Advocate Bookshelf: Gay Baseball, Perverse Painters, and the Religious Right
BY Diane Anderson-Minshall
September 27 2012 5:00 AM ET
Gabriel by Marten Weber (CreateSpace, $19.69)
This long-winded, 414-page epic follows a modern-day Australian angel who becomes an internationally famous supermodel. Attacked by jealous haters, he goes into hiding, then takes up with an older man who takes him on a trip to China, where Gabriel is wrongly accused of murder and winds up in prison, where he develops a deep emotional and physical relationship with an Australian diplomat who is hell-bent on proving Gabriel’s innocence. Although the story has engaging, vivid moments, some readers will struggle with the author’s decision not to use quotation marks, his omnipotent point of view, and the long-winded, pontificating characters (who sometimes have monologues continuing on for multiple pages). Weber could have used a more objective editor but fans of his previous works, including Shayno and the engaging Benedetto Casanova: The Memoirs, will still enjoy this one. (MartinWeber.com)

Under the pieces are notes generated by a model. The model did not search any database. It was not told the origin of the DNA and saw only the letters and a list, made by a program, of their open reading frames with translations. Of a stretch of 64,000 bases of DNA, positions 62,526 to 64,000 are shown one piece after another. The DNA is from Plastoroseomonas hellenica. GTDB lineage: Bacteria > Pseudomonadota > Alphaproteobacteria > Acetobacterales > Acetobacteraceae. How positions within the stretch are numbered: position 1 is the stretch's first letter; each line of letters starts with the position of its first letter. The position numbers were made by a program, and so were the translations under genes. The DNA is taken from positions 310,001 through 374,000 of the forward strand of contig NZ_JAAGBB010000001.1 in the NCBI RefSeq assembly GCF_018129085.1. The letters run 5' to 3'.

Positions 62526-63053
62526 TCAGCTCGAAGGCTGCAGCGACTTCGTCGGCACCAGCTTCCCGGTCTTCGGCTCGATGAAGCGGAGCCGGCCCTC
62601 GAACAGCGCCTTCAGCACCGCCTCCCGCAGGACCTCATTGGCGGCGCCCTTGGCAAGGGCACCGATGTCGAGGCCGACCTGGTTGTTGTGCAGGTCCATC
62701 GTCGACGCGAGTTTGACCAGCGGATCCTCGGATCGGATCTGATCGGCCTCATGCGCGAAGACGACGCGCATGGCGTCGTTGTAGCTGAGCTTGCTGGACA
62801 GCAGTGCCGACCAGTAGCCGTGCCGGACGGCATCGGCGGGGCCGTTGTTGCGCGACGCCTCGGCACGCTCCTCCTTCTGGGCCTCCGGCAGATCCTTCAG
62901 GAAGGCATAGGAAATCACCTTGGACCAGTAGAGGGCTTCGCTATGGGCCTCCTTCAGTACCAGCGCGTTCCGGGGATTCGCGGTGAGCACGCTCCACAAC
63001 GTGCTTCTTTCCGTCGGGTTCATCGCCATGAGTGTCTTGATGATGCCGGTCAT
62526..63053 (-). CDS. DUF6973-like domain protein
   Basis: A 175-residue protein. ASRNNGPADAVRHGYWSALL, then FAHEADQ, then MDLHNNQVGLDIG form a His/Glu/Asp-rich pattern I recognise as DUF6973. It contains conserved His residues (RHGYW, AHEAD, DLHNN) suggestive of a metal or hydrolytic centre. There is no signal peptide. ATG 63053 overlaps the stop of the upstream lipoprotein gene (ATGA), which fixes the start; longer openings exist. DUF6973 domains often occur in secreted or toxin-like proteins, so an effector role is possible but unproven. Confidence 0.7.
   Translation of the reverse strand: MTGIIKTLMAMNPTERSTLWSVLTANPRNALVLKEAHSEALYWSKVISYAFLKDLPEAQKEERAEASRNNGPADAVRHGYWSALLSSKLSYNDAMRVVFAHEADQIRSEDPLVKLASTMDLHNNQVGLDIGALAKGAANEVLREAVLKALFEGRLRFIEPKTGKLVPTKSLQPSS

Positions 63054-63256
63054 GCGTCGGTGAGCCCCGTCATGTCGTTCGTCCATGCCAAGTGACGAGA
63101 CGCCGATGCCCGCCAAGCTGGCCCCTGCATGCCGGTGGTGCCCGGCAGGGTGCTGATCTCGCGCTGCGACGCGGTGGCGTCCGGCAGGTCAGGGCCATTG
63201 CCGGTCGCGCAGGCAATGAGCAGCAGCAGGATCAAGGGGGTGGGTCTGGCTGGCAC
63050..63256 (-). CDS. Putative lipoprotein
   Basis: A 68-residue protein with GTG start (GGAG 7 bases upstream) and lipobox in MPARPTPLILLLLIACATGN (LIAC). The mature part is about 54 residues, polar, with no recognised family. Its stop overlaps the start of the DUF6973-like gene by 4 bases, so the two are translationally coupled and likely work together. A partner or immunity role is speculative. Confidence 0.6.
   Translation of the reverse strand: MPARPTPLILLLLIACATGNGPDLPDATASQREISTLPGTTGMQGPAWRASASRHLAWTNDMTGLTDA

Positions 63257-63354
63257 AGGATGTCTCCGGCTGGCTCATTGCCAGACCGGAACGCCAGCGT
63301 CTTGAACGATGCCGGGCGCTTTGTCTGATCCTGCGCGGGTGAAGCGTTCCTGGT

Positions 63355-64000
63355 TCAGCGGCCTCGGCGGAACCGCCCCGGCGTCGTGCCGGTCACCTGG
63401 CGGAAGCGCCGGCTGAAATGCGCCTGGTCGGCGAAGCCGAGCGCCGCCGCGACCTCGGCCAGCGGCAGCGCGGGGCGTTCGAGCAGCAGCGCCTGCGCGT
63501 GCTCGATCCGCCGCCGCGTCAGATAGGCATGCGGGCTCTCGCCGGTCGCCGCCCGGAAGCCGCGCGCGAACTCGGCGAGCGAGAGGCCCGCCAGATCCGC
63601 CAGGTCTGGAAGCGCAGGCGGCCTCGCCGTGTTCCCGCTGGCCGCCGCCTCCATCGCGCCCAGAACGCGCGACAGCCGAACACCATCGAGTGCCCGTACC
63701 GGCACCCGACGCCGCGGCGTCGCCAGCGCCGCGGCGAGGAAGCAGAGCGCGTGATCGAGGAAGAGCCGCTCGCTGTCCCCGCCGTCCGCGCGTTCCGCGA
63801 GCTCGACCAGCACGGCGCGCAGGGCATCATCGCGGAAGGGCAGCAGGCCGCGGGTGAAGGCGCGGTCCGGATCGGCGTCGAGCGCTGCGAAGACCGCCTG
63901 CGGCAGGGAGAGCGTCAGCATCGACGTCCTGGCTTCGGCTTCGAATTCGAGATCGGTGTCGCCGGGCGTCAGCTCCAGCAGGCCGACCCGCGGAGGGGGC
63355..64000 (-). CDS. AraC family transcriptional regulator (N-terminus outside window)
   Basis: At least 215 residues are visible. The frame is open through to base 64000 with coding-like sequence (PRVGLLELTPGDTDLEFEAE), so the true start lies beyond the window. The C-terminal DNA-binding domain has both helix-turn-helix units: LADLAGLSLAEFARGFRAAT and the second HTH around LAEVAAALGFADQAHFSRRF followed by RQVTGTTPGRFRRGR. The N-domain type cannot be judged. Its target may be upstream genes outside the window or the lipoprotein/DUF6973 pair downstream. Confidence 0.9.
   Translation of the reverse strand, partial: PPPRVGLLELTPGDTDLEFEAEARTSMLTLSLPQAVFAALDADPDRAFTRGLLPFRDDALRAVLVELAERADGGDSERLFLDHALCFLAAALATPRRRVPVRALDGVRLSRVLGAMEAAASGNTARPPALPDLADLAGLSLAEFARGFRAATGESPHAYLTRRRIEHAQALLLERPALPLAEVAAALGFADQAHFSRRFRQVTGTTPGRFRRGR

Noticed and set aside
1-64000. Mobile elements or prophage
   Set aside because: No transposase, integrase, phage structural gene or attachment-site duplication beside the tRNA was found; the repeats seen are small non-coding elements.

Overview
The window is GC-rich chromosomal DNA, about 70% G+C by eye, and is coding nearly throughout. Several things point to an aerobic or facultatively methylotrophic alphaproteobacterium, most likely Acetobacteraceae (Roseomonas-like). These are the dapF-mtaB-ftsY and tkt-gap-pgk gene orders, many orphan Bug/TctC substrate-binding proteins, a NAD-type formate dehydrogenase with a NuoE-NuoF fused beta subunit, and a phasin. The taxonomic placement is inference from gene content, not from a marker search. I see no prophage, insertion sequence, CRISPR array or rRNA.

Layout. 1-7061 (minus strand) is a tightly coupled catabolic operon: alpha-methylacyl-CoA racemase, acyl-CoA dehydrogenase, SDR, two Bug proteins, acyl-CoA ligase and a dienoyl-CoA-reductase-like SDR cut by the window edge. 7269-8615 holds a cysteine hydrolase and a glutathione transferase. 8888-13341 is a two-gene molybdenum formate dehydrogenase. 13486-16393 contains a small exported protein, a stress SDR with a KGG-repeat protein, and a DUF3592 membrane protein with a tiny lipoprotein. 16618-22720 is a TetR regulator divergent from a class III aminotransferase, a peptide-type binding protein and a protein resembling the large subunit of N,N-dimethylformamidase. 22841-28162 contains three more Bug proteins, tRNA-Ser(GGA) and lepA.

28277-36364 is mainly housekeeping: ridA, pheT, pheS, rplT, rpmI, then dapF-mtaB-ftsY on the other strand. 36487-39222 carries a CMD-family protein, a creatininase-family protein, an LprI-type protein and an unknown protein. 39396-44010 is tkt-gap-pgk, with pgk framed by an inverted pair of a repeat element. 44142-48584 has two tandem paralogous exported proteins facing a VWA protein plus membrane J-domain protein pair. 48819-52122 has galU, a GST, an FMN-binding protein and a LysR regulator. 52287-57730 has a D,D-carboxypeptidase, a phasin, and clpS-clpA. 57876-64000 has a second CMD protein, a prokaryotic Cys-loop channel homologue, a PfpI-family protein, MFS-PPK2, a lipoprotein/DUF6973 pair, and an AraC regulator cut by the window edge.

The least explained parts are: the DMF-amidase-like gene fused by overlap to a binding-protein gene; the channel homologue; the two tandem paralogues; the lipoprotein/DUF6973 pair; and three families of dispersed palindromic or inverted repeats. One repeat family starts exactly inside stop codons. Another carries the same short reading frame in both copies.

- #TBT: They Died in the Closet
- Shonda Rhimes to Antigay Viewer: 'Bye Felicia'
- WATCH: Ruth Bader Ginsburg Sees 'No Crying Need' for SCOTUS to Take Up Marriage
- Last-Minute Gift Ideas for the Catholic Who Suddenly Wants to Be Friends
- Op-ed: How the Voices of Children Have Helped Turn the Tide on Marriage Equality
- Obama: Constitution 'Does Guarantee Same-Sex Marriage in All 50 States'